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Garnet is a mineral group with several varieties, including: almandine (deep red / pink), calderite, pyrope, spessartine (aka spessartite), andradite, hydroandradite, grossular, chrome grossular ("mint green"), hessonite, hydrogrossular, khoharite, mandarin garnet (an orange-yellow type of spessartine), melanite (a type of andradite), blue garnet (a type of pyrope-spessartine), schorlomite, tsavorite (a type of grossular), uvarovite, topazolite (a type of andradite) and demantoid (a vivid green, rare type of andradite garnet). [1]

Grossular - a variety of garnet. From Washington State, USA.
Photo by Rob Lavinsky, - released under CC-BY-SA-3.0 license

There are additional "mixed garnets" including malaya (pyrope-spessartine garnet), rhodolite (pyrope-almandine garnet, purple-red) and and grandite (a grossular-andradite garnet). [2] [3]

Garnets are part of the neosilicates group of minerals, and have the general chemical formula X3Y2(SiO4)3 - where X is most commonly calcium, magnesium, manganese or iron, and Y is most commonly aluminium, iron or chromium. [4] Garnets are "isostructural", which means that they all have the same crystalline structure.

The chemical formulas of the six most common garnets are:

Almandine: Fe3Al2(SiO4)3
Pyrope: Mg3Al2(SiO4)3
Spessartine: Mn3Al2(SiO4)3
Andradite: Ca3Fe2(SiO4)3
Grossular: Ca3Al2(SiO4)3
Uvarovite: Ca3Cr2(SiO4)3

There are also a large number of other garnets - which demonstrate the wide range of ion substitution possibilities that the garnet's crystal structure allows. These include rare species such as:

Goldmanite: Ca3V2(SiO4)3
Kimzeyite: Ca3(Zr,Ti)2[(Si,Al,Fe3+)O4]3
Morimotoite: Ca3Ti4+Fe2+(SiO4)3
Schorlomite: Ca3(Ti4+,Fe3+)2[(Si,Ti)O4]3
Hydrogrossular: Ca3Al2(SiO4)3-x(OH)4x
Hibschite: Ca3Al2(SiO4)3-x(OH)4x (where x is between 0.2 and 1.5)
Katoite: Ca3Al2(SiO4)3-x(OH)4x (where x is greater than 1.5)
Knorringite: Mg3Cr2(SiO4)3
Majorite: Mg3(Fe,Al,Si)2(SiO4)3
Calderite: Mn3Fe3+2(SiO4)3
Henritermierite: Ca3(Mn,Al)(SiO4)2(OH)4
Yamatoite: Mn3V2(SiO4)3

Although commonly found in shades of red, garnet can also exist in many other colors, depending on the variety. Also, the mineral's color will depend on whether there are impurities of other metal ions - for example vanadium, which occurs as about 1% by weight of the rare blue garnets from Madagascar.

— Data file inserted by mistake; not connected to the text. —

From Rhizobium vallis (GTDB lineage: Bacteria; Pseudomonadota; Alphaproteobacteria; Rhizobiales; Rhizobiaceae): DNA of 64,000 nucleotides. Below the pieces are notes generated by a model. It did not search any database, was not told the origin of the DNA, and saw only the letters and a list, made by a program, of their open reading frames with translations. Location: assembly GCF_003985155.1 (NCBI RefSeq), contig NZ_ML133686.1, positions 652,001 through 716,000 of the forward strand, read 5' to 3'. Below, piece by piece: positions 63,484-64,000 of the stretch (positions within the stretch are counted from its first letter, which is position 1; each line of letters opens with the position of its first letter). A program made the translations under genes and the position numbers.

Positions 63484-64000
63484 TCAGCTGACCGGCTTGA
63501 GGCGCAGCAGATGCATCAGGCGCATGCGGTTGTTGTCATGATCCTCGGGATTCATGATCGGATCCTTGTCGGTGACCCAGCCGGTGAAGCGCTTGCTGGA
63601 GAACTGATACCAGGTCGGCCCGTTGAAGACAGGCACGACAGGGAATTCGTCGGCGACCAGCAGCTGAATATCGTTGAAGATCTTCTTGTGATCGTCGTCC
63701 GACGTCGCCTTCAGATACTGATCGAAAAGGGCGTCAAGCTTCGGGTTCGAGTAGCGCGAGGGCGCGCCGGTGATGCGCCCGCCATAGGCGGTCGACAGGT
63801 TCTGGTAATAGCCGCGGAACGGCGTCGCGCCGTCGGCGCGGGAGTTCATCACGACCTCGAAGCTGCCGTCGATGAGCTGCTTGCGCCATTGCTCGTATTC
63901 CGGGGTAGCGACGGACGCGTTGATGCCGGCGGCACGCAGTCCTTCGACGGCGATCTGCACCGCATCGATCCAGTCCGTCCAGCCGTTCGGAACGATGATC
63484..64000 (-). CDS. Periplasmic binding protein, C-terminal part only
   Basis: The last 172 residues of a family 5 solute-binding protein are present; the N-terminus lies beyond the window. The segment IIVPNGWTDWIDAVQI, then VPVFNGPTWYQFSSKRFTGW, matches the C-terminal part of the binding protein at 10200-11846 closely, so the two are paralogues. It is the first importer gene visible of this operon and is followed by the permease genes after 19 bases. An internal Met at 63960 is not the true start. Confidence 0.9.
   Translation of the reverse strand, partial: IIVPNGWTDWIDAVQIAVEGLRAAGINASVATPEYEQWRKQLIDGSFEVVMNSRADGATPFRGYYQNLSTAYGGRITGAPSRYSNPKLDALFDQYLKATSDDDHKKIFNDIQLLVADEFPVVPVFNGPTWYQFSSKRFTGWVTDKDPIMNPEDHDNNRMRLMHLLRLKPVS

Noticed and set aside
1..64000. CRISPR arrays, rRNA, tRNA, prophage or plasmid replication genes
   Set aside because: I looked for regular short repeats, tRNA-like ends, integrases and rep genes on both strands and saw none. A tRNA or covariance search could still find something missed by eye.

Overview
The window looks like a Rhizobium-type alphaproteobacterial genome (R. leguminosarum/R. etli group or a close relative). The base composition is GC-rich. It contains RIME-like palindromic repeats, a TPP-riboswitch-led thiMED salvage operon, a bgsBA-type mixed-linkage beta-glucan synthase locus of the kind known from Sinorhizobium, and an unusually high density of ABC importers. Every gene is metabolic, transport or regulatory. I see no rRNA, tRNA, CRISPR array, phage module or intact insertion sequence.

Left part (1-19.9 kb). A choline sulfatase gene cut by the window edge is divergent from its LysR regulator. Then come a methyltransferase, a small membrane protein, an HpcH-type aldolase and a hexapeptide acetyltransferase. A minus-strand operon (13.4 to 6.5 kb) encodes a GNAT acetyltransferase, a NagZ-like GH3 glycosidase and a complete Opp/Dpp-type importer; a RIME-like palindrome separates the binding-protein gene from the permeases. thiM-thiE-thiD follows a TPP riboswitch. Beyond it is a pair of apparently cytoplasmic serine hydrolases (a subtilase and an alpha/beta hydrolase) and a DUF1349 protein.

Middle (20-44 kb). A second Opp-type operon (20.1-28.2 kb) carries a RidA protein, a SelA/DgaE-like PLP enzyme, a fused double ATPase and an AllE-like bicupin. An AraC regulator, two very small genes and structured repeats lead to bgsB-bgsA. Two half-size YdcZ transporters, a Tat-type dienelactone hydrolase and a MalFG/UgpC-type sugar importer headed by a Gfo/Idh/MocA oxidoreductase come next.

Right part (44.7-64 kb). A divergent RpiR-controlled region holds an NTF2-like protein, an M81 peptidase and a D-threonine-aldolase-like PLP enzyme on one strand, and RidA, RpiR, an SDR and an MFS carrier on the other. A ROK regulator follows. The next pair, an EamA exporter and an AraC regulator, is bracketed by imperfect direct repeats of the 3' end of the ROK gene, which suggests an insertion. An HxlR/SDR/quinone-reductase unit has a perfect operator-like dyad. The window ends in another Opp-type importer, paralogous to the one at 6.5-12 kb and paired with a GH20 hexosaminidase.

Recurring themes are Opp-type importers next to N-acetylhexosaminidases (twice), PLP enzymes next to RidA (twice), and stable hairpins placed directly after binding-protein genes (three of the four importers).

Garnets are a popular material for gemstones - yet, due to their hardness, garnet finds more extensive use in the manufacture of abrasives and drilling technologies. Firgues from the United States Geological Survey demonstrate this well: In 1994, the United States produced around $14 million in industrial garnet and around $233,000 in gem garnet.

Some rare types of garnet change color under different types of light, and some display the quality of asterism - reflecting a "star" of light - when cut en cabochon.

Of particular interest to collectors and connoisseurs is demantoid garnet, a vivid green variety which is uncommon and sought after.

YAG - Yttrium aluminium garnet

Yttrium aluminium garnet, known as "YAG", is a synthetic garnet which does not occur naturally. YAG is grown in laboratories and prior to the advent of cubic zirconia, was used as a diamond and other gemstone simulant. It has the chemical formula Y3Al2(AlO4)3. [7] Depending on the additional elements included, YAGs may be created in many different colors including yellow (titanium added), blue (cobalt), red (manganese) and several more. [8] YAG is used in laser technology, and also it is still sometimes found as a colored gemstone simlant: It has a higher refractive index and hardness than emerald (its hardness is just over 8 (Mohs). [7]

Garnet is the birthstone of the astrological sign of Aquarius / month of January.

Garnet Images

Star Garnet
Star Garnet
The "Star of Idaho" - reported to be 3322 carats and the world's largest six-rayed star garnet.
Star garnet is only found in Idaho (USA) and in India.

Image courtesy of United States Geological Survey

Garnet - Sources Referenced:


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